My parents have a joint account along with separate accounts and credit cards, before my dad passed away there was about 5000 in their joint account, and after he passed away my mom put in another 4000 before she went to chartway to notify them that he passed and his account needed to be closed. They immediately closed her out of her joint account and took all 9000 to apply it to my dads credit card, that was only in his name and on the contract he never signed the part that allowed them permission to apply his money to his credit card at the time of death. Were they allowed to go into the joint account to do this? We've tried to contact estate lawyers, along with other ones, but no one has an answer for us on how to get the money back.
Yes, they can under debt collection efforts. Bank Creditor can garnish a bank account jointly owned by a couple. A creditor can take money from joint savings or checking account even if your mom doesn't owe the debt.
Please note that my answer is general advice only and no attorney-client privilege attaches. It is a simple free "internet answer" and is not a clear substitute for retaining an Attorney for your case's resolution. Good luck.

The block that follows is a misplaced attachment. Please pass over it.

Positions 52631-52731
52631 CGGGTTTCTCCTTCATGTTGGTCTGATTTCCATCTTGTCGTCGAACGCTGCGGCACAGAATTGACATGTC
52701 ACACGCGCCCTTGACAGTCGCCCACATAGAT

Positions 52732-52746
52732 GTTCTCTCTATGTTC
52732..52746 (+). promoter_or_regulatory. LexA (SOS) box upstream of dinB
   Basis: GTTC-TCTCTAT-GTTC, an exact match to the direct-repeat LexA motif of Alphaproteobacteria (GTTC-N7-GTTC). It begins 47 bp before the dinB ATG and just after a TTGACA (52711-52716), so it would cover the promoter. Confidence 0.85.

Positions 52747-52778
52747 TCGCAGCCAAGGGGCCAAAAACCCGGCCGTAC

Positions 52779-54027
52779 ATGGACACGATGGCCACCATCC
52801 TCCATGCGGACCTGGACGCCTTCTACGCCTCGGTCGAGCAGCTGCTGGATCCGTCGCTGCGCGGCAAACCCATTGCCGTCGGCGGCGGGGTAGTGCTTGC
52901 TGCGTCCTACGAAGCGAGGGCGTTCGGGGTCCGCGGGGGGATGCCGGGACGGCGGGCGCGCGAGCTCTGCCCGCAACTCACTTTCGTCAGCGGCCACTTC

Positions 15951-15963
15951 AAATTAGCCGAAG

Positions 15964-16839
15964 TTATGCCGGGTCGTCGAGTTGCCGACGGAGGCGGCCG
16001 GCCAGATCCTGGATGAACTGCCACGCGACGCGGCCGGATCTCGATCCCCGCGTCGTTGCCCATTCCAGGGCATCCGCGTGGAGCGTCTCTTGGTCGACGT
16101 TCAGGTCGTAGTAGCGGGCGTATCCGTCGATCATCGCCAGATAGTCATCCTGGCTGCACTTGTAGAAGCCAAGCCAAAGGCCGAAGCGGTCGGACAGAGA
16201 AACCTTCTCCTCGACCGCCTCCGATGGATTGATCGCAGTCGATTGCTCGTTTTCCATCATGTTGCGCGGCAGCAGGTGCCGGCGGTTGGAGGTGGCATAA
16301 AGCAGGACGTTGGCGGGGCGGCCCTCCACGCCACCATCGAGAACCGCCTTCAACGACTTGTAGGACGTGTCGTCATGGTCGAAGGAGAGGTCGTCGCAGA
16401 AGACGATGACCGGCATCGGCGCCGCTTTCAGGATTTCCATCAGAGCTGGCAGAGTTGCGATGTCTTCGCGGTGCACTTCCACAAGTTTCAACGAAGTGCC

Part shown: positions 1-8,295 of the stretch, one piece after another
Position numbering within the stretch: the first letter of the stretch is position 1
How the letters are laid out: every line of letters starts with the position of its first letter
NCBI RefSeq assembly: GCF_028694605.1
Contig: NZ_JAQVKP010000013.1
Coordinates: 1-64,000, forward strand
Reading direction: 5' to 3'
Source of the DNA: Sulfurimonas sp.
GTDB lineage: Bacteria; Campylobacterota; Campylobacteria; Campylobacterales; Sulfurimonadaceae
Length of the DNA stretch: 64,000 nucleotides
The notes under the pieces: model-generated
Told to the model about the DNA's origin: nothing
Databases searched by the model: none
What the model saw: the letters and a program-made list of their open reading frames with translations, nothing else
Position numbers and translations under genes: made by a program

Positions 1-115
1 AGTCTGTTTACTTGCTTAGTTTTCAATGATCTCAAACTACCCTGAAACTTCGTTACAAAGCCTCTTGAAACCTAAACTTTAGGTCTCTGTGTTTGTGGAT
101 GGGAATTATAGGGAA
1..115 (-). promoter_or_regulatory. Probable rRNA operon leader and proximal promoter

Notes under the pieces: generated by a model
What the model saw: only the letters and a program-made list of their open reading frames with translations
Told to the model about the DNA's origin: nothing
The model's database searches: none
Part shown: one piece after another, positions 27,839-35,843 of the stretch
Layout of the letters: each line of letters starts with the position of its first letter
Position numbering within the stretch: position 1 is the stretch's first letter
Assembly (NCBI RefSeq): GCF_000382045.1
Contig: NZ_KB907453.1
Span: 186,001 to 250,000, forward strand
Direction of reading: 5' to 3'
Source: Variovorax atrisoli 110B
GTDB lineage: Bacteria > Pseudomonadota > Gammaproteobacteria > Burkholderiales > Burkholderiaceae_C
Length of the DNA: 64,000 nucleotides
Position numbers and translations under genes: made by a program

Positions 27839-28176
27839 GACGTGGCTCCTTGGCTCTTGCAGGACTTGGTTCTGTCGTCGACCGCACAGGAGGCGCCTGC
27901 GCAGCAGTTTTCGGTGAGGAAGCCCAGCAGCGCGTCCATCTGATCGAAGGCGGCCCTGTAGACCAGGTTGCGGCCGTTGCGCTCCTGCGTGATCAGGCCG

Financial institutions have rights of offset or setoff. Under Virginia Code Section 6.2-617, the right to setoff, however, is subject to contractual provisions and the debtor's proportionate right to the account, which, in the absence of proof of net contributions, is presumed to be equal. Thus, your mother may have a right to half the $5,000 in the account initially, plus all of the $4,000 she subsequently deposited.
Your mother should consult with an experienced creditor-debtor lawyer to discuss all the facts and her options.
The foregoing is intended to be general legal information concerning Virginia law based on the scenario as written and not legal advice to anyone in particular. The information provided should not be relied on as legal advice or as an appropriate basis for any legal action, and it's provision does not establish an attorney-client relationship with the reader. Information shared or provided on a public forum is obviously not confidential or private. Every situation is unique and you should always immediately consult with a Virginia attorney to discuss all your options in light of your particular circumstances before acting.
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